tattling present participle of tat·tle (Verb)
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My kindergartner is no angel. He challenges authority, experimenting all behavioral options and testing for weakness. He’s a perfectionist and hates to lose at anything—bursting into tears or having a meltdown for something as minor as not being in line first. He has the amazing superpower of Not Listening and can drive even the most patient person batty.
He observes those around him to see what to do, what not to do, and “Gee, I haven’t tried THAT yet.”
Kindergarten has taught him quite a few things I wish it hadn’t.
One thing I never expected him to learn was how you can’t go to a teacher with a problem.
A boy pushes you down on the playground? Or someone picks on you repeatedly and refuses to stop?
You aren’t supposed to tell your teacher. Why?
Because it is TATTLING—an offense so great a teacher will force the child to drop a color if they dare confide in them.
Can you think of a better environment for a bully to thrive? As long as they hide their actions from the direct view of the teacher, they are untouchable.
It is a policy that puts the blame and punishment on the victim.
I admit, my son will often stretch the truth to outright lie if he thinks it will get him out of trouble. Looking into his eyes, I can often tell when such is going on.
Last Friday, my son had a sad face for the day—nothing new as he will often have at least one a week for the behavior mentioned above.
But on this day there was also a note from the PE teacher, saying he’d pushed a child so hard they hit their head on the ground.
I was stunned. Yes, my child is physical and strong and doesn’t seem to realize his own strength. Yes, he earned his blog nickname “The Tackler” for a reason, but usually his actions had a reason. Retribution. Sibling rivalry. Defense. Mimicry.
I asked, “Why would you push someone during run club.”
“Because they [his friends] kept pulling my jacket and they wouldn’t stop when I told them to.”
“Why didn’t the teacher stop them?”
His response was instant. “She was busy with the papers to count laps.”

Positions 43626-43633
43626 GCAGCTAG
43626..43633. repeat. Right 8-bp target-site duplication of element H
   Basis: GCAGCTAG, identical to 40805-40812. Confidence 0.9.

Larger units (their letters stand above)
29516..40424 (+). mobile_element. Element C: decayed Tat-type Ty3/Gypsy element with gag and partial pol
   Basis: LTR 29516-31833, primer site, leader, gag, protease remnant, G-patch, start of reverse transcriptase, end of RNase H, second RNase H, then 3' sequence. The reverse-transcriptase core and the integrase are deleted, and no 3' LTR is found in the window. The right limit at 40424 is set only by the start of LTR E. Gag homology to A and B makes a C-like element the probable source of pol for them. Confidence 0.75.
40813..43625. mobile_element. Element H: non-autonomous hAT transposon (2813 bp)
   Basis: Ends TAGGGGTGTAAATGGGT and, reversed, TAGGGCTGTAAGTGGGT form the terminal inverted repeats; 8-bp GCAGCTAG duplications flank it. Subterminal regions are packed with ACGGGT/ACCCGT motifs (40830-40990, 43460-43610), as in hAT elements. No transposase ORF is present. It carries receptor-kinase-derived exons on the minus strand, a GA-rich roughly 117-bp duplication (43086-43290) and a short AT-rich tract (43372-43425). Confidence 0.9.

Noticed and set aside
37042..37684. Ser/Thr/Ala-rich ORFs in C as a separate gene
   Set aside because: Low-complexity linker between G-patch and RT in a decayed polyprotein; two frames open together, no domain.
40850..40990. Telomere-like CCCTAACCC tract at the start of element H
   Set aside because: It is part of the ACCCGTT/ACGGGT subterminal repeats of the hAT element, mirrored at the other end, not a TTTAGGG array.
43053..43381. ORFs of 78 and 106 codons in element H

“Hon, when someone bothers you and won’t stop when you ask, you need to tell the teacher.”
His eyes watered, frustration showing through—far too genuine to be an act. “I can’t, Mom because that’s tattling and you have to move your clip down a color if you tattle.” He gave recent examples of other classmates who had to do so when they tattled.
To him, tattling is THE WORST offense he can do.
I agree, tattling is annoying and I’m sure if you multiply it by nineteen other children, it could overwhelm you.
But here’s the thing. My son is five, almost six.
He doesn’t truly understand what it means to “tattle”. To him, tattling is asking a teacher for help with a problem that *could* get someone else in trouble.
It includes being picked on and bullied.
Even if my son pushed the child without cause, the jacket grabbing scenario a ruse to get out of trouble, his vehemence against tattling is true.
Four months left of kindergarten, and my son is already trained to NOT ask for help if he needs it. In a few more years with this indoctrination against “tattling”, it won’t even occur to him to try.
Is this really the message we want to send our kids? To fight their battles alone, helpless? To allow bullies to run unchecked because the bullied victim would get into as much trouble as the bully?
Schools wonder how bullies become such a problem—they don’t realize their very policy breaks children of the urge to ask for aid from the start.
There will be a discussion with the teacher(s) and likely the principal in the future. Because I cannot stand by and watch my child be bullied.
Each time he is, he learns from it. He imitates it. He mimics.
And one day, HE might be the bully that no one will speak out against and I will have no idea because the school will be equally clueless.
If we truly want to fight bullying in schools, the schools need to open their eyes and the communication lines for reporting it, not stick their heads in the sand and punish anyone who reports a troublemaker.
This “blaming the victim” BS has to stop.
Kindergarten seems a good place to start.
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